This happened in April 2011, and elections were called and set to be May 2nd, 2011. There are different opinions, what let to the vote that brought down the government. Canada had a number of consecutive minority governments. Since 2004, there have been 4 elections in 7 years, with 3 minority governments. The first minority government from 2004 - 2006 was held by the Liberal Party after having majority governments from 1993 - 2004 with pretty high majorities. The other two have been held by the Conservative Party. During the 2008 election campaign, it temporarily looked like the Conservative Party would be able to secure a majority of Parliament, bu even they won seats in comparison with the previous Parliament, they still fell 12 seats short. At the time the election was called by Prime Minister Stephen Harper. His reasoning was that he felt he was not able to find majorities for important legislation and he did not have enough support of his government by the Parliament. However, many pundits speculated that he hoped it was a good opportunity to win a majority.

After the election, the government announced some bills they intended to introduce that infuriated the opposition parties. On one hand, they wanted more stimulus measures to support the struggling Canadian economy (in the context of the world wide recession at the time. In fact the Canadian economy was far less affected than a lot of European countries and in particular the USA). On the other hand, the government wanted to repeal federal funding for parties in form of a certain amount of money they receive for each vote after an election.

The three opposition parties came together and signed an agreement to introduce a motion of confidence and ask the Governor General to instruct the leader of the second largest party (the Liberal Party) to form a different government in the same Parliament without elections. This is constitutionally possible in a Westminster democracy, and has historical precedent, especially when a government falls very shortly after an election.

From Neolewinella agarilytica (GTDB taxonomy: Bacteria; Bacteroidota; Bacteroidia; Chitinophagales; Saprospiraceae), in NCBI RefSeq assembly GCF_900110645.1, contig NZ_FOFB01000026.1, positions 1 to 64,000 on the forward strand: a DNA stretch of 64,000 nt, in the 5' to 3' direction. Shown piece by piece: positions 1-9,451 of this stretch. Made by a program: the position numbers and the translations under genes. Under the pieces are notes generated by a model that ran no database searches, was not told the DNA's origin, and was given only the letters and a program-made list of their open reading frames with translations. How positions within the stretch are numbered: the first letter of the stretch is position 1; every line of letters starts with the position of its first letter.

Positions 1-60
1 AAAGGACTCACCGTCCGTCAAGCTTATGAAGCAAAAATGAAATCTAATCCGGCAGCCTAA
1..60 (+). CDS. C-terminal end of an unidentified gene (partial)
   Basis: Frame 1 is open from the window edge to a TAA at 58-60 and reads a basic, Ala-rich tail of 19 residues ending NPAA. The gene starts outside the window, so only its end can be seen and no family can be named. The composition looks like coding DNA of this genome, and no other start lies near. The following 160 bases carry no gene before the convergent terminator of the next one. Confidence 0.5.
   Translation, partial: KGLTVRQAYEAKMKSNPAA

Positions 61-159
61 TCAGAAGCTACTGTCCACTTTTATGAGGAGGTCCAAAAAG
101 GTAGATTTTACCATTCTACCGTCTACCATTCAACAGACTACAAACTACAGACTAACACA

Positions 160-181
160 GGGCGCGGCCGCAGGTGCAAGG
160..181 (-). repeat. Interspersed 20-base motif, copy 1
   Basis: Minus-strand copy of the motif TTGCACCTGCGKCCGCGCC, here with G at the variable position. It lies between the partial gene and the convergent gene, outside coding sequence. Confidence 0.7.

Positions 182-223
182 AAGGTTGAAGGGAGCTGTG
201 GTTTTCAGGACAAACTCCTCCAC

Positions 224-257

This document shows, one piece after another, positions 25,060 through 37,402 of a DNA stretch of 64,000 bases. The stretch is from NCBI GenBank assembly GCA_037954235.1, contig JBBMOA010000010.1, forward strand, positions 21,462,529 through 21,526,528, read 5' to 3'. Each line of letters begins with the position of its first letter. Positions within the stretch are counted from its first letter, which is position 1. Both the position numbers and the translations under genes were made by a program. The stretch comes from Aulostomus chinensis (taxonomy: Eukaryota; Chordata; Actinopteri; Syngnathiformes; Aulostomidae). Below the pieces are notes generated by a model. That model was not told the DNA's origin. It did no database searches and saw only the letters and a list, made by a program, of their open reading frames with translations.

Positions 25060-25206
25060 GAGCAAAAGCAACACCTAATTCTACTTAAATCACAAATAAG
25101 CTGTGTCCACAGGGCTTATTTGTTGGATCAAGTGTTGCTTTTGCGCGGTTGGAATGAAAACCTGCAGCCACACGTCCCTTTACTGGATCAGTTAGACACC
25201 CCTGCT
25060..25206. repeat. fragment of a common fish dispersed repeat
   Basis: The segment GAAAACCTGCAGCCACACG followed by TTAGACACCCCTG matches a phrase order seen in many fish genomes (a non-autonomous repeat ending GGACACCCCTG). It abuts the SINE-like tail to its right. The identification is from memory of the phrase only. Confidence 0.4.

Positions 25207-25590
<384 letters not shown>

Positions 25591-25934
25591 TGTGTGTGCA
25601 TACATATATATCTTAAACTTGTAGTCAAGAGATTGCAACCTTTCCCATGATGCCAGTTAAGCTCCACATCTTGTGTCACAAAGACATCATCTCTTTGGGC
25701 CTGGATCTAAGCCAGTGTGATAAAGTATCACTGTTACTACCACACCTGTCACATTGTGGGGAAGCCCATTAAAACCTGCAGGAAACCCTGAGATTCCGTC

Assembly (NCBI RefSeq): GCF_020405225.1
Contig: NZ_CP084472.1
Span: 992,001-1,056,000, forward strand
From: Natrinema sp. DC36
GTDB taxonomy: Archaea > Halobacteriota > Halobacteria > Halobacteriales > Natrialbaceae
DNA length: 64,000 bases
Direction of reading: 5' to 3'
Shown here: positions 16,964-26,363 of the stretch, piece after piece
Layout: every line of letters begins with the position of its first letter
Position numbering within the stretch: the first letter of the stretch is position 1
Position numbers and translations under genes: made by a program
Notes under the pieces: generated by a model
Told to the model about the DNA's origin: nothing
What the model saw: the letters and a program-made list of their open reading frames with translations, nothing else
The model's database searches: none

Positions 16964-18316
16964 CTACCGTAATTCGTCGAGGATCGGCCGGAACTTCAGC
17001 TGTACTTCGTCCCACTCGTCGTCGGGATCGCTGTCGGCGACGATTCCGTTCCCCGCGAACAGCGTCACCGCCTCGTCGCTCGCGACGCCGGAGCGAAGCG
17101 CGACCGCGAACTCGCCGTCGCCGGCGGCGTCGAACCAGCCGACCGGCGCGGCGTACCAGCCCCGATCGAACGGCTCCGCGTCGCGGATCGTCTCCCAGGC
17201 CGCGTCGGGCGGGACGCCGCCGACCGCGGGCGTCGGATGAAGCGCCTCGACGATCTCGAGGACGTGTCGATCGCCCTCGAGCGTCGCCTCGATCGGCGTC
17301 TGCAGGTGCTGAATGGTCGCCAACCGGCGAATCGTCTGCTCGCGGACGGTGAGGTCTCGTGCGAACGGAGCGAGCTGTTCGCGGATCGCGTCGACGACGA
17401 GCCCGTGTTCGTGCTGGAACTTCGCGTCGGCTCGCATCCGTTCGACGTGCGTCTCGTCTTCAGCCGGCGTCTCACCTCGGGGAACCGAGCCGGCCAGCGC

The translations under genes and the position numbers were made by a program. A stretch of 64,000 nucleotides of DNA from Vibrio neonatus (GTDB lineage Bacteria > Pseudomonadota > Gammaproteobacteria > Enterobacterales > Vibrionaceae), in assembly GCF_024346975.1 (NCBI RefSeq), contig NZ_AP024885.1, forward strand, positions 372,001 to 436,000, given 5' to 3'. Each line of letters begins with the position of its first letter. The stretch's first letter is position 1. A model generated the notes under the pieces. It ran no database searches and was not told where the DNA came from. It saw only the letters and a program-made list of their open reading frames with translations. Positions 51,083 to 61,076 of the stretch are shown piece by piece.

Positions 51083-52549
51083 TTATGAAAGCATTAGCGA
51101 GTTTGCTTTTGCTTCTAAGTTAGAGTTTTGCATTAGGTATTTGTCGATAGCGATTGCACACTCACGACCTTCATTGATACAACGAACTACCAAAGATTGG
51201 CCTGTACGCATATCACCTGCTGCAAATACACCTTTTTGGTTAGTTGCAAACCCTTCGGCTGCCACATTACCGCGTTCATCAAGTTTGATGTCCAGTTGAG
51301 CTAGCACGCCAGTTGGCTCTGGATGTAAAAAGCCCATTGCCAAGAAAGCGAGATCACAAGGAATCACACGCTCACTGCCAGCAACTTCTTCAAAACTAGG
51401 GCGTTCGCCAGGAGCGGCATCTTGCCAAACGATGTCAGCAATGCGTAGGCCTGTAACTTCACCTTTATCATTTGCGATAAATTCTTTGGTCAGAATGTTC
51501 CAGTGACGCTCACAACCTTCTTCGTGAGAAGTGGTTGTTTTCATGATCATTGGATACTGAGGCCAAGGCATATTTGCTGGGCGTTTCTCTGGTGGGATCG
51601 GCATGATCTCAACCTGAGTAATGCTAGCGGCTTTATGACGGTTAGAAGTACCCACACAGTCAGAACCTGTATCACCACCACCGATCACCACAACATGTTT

However, in order to cross the ploy of the opposition parties, the Prime Minister went to the Governor General and requested a prorogation of Parliament. A prorogation means that the session of Parliament ends, and all parliamentary activities cease. All currently bills (except of private member bills) that have not received royal assent are deemed to have failed, and need to go through all stages from the beginning again. However, Parliament is not dissolved, but will return after the prorogation ends with the same members as before. Prorogation was very common in history, especially in the times when the government was run by the Monarch in England. In fact, theoretically, Parliament must only sit one day a year. However, in modern times this is less common, and hence pundits were talking about a constitutional crisis and the two blocks were blaming each other for it. The government blamed the opposition creating the crisis by trying to stage a coup d'etat, while the opposition called the prorogation unconstitutional and disrespecting the supremacy of Parliament.

After the prorogation ended after less than 2 month, the government added more stimulus to its budget and did not introduce a bill repealing the party funding and did not lose the confidence of Parliament at the time.

Read more about the situation that lead to the dissolution of Parliament and the current election in part 2
Read more about the personalities and issues of this election in part 3